It's 1040 time, and the farm client slides a new Schedule K-1 across the desk, explaining, "I invested in my brother-in-law's used car dealership in California." My inner voice of experience is thinking: I've just heard three facts and they're all trouble. But that's the business side. The tax side is also fraught with peril.
Continuing our story, let's really go fictional and assume the K-1 reports positive net income. If the business is an S corporation, there's no Social Security tax on the investor's allocated income. The fact that there were or were not any cash distributions is moot. If the taxpayer has a 20% ownership interest, 20% of the net income is taxable. But if the entity is a partnership, there may be an expensive 15.3% self-employed Social Security tax (SE tax) in addition to the income tax. General partners and limited partners that have management authority are generally subject to the SE tax on partnership allocations from an actively-conducted business. However, under complicated IRS regulations, a limited partner with no management rights under the governing documents may not be subject to the SE tax.
LOSSES: BASIS LIMIT
Getting more realistic, if that K-1 has a loss, the first issue will be whether the investor has sufficient tax basis. If it is an S corporation, deductible losses are limited to investment in S corporation stock and direct loans to the entity. In other words, if the entity has borrowed from third parties and allocable losses exceed the investment, the loss will be limited. Losses in excess of tax basis suspend and carry forward. But with a partnership, it's again more complicated. A partner can receive basis for an allocable share of entity debt and therefore generally has sufficient tax basis to use allocable losses.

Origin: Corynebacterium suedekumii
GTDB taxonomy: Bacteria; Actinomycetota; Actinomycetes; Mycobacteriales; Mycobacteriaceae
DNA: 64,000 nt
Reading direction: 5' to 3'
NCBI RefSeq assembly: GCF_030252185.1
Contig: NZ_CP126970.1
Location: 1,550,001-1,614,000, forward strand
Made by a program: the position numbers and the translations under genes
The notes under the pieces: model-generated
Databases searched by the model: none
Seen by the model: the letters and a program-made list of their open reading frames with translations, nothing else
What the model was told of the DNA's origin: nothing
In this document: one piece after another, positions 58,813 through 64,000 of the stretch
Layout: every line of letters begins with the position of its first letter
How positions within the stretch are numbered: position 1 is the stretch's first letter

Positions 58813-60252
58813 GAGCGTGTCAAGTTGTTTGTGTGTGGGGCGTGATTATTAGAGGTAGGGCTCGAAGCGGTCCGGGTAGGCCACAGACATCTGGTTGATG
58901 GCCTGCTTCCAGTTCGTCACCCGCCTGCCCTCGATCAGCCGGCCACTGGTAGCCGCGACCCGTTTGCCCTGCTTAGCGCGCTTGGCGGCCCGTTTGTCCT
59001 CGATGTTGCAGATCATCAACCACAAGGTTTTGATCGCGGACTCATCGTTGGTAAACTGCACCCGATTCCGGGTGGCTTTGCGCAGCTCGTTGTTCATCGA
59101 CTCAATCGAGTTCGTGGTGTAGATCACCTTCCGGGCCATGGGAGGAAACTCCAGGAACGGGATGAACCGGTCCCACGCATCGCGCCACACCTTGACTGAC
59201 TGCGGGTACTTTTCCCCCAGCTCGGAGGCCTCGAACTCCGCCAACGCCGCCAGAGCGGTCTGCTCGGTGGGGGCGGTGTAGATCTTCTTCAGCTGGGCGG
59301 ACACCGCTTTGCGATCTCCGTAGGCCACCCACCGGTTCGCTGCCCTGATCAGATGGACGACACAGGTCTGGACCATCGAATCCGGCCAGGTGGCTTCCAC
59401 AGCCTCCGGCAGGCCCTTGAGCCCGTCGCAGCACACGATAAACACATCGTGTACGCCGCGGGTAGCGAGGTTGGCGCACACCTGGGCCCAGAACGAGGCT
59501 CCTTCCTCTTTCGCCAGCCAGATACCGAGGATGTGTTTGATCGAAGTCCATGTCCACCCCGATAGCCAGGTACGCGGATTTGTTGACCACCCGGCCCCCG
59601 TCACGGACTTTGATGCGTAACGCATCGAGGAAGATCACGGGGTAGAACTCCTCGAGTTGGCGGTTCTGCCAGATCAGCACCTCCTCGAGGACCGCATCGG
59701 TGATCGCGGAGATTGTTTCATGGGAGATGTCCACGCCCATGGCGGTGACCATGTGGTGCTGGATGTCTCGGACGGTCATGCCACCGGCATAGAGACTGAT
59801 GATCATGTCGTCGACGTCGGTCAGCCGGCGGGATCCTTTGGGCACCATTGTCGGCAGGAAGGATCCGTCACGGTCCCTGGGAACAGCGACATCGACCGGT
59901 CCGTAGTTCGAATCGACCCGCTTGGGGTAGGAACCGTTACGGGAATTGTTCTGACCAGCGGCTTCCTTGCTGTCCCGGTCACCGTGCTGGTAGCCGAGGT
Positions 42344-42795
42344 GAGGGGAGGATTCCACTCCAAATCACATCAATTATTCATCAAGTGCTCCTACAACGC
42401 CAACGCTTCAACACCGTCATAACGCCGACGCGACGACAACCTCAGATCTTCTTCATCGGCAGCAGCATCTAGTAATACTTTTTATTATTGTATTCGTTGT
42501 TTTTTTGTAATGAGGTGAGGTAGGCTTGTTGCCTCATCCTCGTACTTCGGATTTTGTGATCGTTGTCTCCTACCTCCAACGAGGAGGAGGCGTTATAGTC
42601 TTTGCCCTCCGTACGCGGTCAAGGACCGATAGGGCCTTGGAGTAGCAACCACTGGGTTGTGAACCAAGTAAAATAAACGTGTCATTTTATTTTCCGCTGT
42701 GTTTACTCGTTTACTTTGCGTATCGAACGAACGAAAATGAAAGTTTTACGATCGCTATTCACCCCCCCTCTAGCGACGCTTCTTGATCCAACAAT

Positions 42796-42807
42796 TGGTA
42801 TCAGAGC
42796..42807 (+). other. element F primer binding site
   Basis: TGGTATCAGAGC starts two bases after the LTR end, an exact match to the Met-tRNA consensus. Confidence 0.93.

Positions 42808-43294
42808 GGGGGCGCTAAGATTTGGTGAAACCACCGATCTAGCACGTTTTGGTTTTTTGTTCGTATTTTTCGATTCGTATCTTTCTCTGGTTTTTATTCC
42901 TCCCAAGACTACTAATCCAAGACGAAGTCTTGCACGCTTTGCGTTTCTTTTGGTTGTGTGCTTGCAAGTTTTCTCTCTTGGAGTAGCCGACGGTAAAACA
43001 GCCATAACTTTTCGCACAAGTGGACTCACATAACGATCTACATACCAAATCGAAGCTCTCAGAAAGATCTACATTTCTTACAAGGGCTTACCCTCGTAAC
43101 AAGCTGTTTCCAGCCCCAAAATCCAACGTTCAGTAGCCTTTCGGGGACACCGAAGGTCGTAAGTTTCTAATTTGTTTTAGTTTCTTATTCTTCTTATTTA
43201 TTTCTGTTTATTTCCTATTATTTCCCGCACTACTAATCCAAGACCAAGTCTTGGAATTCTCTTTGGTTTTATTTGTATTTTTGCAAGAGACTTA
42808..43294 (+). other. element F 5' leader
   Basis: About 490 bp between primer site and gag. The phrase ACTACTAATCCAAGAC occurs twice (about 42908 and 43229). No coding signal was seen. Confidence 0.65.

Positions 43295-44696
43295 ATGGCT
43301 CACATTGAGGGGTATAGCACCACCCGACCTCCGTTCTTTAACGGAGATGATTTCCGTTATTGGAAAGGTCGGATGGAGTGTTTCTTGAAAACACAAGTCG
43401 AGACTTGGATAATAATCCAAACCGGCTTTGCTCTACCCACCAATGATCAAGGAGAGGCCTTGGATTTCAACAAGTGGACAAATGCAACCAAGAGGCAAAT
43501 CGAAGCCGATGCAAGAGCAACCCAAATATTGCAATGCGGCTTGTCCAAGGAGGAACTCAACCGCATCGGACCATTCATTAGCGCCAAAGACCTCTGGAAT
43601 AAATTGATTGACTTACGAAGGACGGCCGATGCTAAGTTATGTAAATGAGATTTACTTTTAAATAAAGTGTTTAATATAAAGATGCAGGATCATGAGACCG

LOSSES: PASSIVE LIMIT
A second hurdle is the Section 469 passive loss restrictions. In general, if an investor doesn't materially participate by attaining at least 500 hours of annual involvement in the activity, losses are suspended until either the activity generates income or the investor completely disposes of the investment. This rule only restricts losses; income from the activity remains taxable. This is the anti-tax shelter rule from the mid-1980s, generally holding that losses from a business activity are not deductible unless the individual personally participates at least 500 hours per year.
LOSS ON DISPOSITION
These WBIL (worthless brother-in-law) investments often end badly with a loss. Here the tax law is particularly harsh: It's a capital loss that's restricted to offsetting capital gains, with the excess only allowable at the rate of $3,000 per year against ordinary income. Absent capital gains, it can take a very long time to fully deduct the loss. The same holds true for loans in these situations. A personal or investment bad debt is a capital loss in the tax system.
Editor's Note: Andy Biebl is a CPA and tax principal with the firm of CliftonLarsonAllen LLP in Minneapolis with more than 40 years experience in ag taxation, including 30 years as a trainer for the American Institute of CPAs and other technical seminars. He writes a monthly column for our sister magazine, The Progressive Farmer. To pose questions for future tax columns, e-mail AskAndy@dtn.com.
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